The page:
Do you care about social justice and the environment? Are you wondering how you can incorporate these values in the way you invest your money and your retirement savings? This is where sustainable investing comes in. It allows you to invest in a way that aligns with your beliefs and core values. It’s something more people are starting to think about. In this blog, we are going to explore sustainable investing in depth, including the 3 most popular sustainable investing strategies.

Sustainable investing/ESG investing defined

Sustainable investing involves incorporating environmental, social and corporate governance (ESG) criteria into one’s investment or retirement savings portfolio. Let’s say you don’t like private prisons and gun violence, and you like companies that give a fair wage to their employees and are serious about lowering their carbon footprint. Sustainable investing is a way to reflect these values into how you invest your money. It is also a great way to diversify your portfolio.

Is sustainable investing the same as ESG?

They are slightly different but the main concept for both is that you try to make money while supporting companies that do good. The main difference between ESG and sustainability investing is that ESG sets a specific criteria to define the environmental, social, and governance systems as sustainable. Many people use sustainable investing, ESG, Socially Responsible Investing (SRI), ethical, and green investing interchangeably. How each strategy is executed may be slightly different but the overall concept is the same.

How hard is it to add sustainable investments to my portfolio?

Historically, it was no easy task to add sustainable investments to your portfolio. The fees were high, there weren’t many ESG funds, and 401(k)s didn’t offer them. This has now changed and it’s much easier to diversify your portfolio and add sustainable investments. Now, let’s examine how well you can make money when you do ESG or SRI investing.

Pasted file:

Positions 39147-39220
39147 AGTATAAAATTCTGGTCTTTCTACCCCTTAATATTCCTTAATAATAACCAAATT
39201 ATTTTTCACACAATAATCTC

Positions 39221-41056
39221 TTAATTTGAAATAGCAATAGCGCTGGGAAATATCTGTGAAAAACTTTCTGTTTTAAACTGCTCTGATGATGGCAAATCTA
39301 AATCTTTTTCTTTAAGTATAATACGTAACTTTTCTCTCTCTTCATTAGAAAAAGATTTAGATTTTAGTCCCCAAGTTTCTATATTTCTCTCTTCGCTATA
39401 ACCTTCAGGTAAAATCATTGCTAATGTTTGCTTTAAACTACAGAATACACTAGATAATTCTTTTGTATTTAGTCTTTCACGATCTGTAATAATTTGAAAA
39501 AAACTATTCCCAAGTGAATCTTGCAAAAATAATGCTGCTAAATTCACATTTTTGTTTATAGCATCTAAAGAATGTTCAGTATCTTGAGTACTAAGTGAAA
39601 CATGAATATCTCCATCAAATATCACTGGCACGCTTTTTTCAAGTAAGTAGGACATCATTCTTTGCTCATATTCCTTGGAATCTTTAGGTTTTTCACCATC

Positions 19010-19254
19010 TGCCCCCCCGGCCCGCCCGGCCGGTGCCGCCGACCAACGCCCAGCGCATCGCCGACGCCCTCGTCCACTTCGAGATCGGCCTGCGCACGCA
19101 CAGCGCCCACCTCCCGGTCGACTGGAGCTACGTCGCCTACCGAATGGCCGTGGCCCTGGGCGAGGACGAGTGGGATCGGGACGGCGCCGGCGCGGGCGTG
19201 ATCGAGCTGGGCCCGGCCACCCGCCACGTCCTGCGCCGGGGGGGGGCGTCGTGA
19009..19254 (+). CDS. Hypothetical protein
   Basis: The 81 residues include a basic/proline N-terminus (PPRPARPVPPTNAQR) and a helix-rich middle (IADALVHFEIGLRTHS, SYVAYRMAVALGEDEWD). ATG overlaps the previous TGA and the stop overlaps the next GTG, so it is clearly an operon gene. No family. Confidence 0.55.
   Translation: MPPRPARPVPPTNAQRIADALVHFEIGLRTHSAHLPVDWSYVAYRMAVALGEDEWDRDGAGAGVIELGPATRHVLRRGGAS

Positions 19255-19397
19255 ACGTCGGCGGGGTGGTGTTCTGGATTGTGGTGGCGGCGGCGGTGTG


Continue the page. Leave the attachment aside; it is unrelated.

Socially Responsible Investing Performance: Is sustainable investing profitable?

Sustainable investing has come a long way in recent years. Let’s look at several high-profile studies from the past few years to determine if sustainable investing is profitable.

In a 2019 study conducted by the Morgan Stanley Institute for Sustainable Investing (Sustainable Reality: Analyzing Risk and Returns of Sustainable Funds), the data showed that there is no financial trade-off in the returns of sustainable funds compared to traditional funds. Morgan Stanley analyzed the return and risk performance of ESG-focused mutual and exchange-traded funds (ETFs) against traditional counterparts from 2004 to 2018.

In 2015, Oxford University and Arabesque Partners released a meta-study (From the Stockholder to the Stakeholder: How Sustainability Can Drive Financial Outperformance) which looked at more than 200 sources, including academic studies, industry reports, newspaper articles and books. Their study showed that “88 percent of reviewed sources find that companies with robust sustainability practices demonstrate better operational performance, which ultimately translates into cash flows.” Furthermore, “80 percent of the reviewed studies demonstrate that prudent sustainability practices have a positive influence on investment performance.”

In 2020, the NYU Stern Center for Sustainable Business released a comprehensive ESG report that analyzed 1,000+ meta-studies on corporate financial performance and investment performance, published between 2015-2020. Uncovering the Relationship by Aggregating 1,000 Plus Studies Published between 2015-2020. This meta-study found a positive correlation between ESG and corporate financial performance. 59 percent of ESG stock portfolios showed similar or better performance relative to conventional investment approaches while only 14 percent found negative results.

From these studies, we can see how there’s ample evidence saying that sustainable investing can at least perform as well as traditional funds, and in some cases perform even better.

How do you do sustainable investing? 3 popular sustainable investing strategies.

1. Green ETFs